I have to admit that the plot lost me a little, about two thirds in. I didn’t quite understand how the 114 disappeared and later events unfolded. It became a little complex for me; I definitely enjoyed reading the initial mystery more. I couldn’t quite get my head around some parts, but nevertheless the book still gripped me and I carried on reading. Bond takes fascinating elements of real history, and blends it with fantastical imagination to create a really inventive story.

Overall, I would certainly recommend Strange Alchemy if you love a mystery! It’s inventive and gripping. Bond has re-imagined history to create an even more eerie story, and it’s fantastic.

My Rating:

three

I received a copy of Strange Alchemy from the publisher, in exchange for a review. In no way at all did this affect my thoughts.

Book Review

Book Review: Cinder by Marissa Meyer

I’m very late to the party with this one: Cinder is big, has its own fandom, and has been out for a while. But it’s never too late to fall in love with an awesome book, right?

Published 2012 by Puffin Books.

11235712Goodreads Synopsis: A forbidden romance. A deadly plague. Earth’s fate hinges on one girl . . .
CINDER, a gifted mechanic in New Beijing, is also a cyborg. She’s reviled by her stepmother and blamed for her stepsister’s sudden illness. But when her life becomes entwined with the handsome Prince Kai’s, she finds herself at the centre of a violent struggle between the desires of an evil queen – and a dangerous temptation.
Cinder is caught between duty and freedom, loyalty and betrayal. Now she must uncover secrets about her mysterious past in order to protect Earth’s future.
This is not the fairytale you remember. But it’s one you won’t forget.

My Review: Normally, I give it a couple of days between finishing a book and writing a review, but it’s been mere few hours and I JUST WANT TO TALK ABOUT THIS BOOK. I’ve owned a copy of Cinder for so long that I can’t remember where I got it from – it’s certainly been on my TBR pile for too long. I wish I’d read it sooner!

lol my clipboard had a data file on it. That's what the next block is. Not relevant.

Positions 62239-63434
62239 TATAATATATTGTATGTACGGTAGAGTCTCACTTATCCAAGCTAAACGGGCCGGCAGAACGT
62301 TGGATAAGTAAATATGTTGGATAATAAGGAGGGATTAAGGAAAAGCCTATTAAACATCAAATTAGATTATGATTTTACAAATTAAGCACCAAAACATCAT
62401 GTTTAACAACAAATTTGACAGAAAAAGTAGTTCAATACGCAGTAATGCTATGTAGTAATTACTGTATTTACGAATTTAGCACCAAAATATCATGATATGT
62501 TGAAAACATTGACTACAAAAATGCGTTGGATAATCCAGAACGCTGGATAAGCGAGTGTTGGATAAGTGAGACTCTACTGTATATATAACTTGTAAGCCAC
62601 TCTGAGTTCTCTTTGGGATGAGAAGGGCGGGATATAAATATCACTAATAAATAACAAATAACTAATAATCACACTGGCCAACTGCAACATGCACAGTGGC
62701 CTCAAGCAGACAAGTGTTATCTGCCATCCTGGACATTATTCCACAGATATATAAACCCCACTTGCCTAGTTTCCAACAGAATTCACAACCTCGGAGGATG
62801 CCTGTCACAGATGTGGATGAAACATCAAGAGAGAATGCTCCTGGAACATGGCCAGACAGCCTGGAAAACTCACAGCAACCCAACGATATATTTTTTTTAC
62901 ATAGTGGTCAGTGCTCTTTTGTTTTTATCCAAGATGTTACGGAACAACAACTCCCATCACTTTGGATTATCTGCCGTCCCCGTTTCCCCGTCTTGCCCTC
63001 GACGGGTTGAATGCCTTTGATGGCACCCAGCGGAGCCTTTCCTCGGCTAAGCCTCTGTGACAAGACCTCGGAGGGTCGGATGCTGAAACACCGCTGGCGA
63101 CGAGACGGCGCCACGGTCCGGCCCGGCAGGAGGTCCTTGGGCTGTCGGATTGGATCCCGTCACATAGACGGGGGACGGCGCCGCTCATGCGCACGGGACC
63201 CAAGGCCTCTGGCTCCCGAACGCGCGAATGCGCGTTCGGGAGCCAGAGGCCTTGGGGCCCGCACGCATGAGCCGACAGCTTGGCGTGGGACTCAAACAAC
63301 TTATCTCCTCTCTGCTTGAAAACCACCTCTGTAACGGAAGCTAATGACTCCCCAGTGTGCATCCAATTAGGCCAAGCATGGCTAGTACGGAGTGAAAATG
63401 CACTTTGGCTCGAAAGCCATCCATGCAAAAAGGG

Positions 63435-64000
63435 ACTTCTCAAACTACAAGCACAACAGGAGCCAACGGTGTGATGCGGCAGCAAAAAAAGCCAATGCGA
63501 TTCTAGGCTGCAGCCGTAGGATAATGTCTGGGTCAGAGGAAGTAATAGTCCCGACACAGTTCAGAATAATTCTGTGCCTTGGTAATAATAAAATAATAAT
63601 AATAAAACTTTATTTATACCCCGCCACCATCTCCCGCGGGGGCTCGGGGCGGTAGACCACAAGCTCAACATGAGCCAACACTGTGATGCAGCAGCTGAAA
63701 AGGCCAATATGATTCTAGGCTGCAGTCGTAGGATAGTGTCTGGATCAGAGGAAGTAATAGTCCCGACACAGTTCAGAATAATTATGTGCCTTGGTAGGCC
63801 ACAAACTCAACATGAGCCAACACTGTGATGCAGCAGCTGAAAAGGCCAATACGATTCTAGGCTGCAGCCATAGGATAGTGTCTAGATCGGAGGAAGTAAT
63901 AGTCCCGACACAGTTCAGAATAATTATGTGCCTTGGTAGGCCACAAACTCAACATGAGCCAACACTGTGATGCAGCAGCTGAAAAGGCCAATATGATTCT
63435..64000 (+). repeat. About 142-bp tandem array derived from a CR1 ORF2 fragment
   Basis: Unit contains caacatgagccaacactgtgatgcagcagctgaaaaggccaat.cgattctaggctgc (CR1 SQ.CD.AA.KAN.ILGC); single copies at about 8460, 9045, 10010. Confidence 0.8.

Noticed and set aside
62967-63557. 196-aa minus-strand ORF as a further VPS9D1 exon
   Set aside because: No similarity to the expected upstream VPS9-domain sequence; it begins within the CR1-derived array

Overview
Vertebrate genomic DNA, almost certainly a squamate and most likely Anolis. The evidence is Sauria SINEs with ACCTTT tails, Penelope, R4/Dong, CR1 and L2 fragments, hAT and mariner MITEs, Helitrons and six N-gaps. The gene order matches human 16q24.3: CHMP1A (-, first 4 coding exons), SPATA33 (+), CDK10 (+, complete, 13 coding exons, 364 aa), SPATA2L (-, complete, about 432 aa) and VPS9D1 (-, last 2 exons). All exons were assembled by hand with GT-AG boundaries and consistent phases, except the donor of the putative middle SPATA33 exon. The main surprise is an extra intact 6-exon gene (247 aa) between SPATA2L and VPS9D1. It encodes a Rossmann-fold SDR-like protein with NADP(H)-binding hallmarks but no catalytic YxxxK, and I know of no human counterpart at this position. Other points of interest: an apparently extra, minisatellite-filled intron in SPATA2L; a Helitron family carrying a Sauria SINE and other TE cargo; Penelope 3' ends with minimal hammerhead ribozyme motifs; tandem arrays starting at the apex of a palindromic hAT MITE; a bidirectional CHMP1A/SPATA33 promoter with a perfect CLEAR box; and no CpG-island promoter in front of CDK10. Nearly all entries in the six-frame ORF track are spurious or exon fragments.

After being in a reading slump for, well, months really, I decided I needed something a bit different to read. This totally cured said reading slump – I read the whole thing in a day. I was completely hooked on the story. Meyer is a fantastic writer, and this concept is really incredible.

If Cinder isn’t on your radar, here’s the basics: it’s a re-imagining of Cinderella, where Cinder is a cyborg mechanic in New Beijing, a city hundreds of years in the future. A plague is sweeping this future Earth, and Cinder discovers she has an important part to play in scientific research, but this sudden shift in Cinder’s life is a huge risk.

I was worried that the concept would be a bit cheesy and disjointed – how do you work the classic elements of the Cinderella tale into a story about a future with cyborgs? But, wow, it really worked. I was totally absorbed in the story, perhaps more so than any other book I’ve read this year. It’s richly imaginative and I’m envious of Meyer’s storytelling capabilities. The imagery was so vivid to me; every scene played out like an epic film in my head.

Cinder was a really interesting character. Her back story was woven into the story really well, and I felt for her throughout the book. She was so three-dimensional to me. The re-imagining of the classic Cinderella character is so clever, yet Meyer doesn’t rely on the fairy tale. Instead, her protagonist is full of individuality. The only thing that did irk me was her often overly sarcastic dialogue. I couldn’t work out her intentions in some chapters! But I really enjoyed reading about her all the same.

Overall, Cinder was fantastic. It’s definitely one of the best fantasies I’ve read in a long time. If you haven’t read this, I definitely recommend you do! Cinder is richly imaginative and gripping and hard to put down. I wanted to read the next instalment immediately after I turned the last page (luckily, my copy has just arrived… brb while I go binge-read this).

My Rating:

four and a half

I purchased a copy of Cinder.

Book Review

Book Review: The Loneliest Girl in the Universe by Lauren James

Published 7th September 2017 by Walker Books.

32601841Goodreads Synopsis: Romy Silvers is the only surviving crew-member of a spaceship travelling to a new planet, on a mission to establish a second home for humanity amongst the stars. Alone in space, she is the loneliest girl in the universe until she hears about a new ship which has launched from Earth – with a single passenger on board. A boy called J.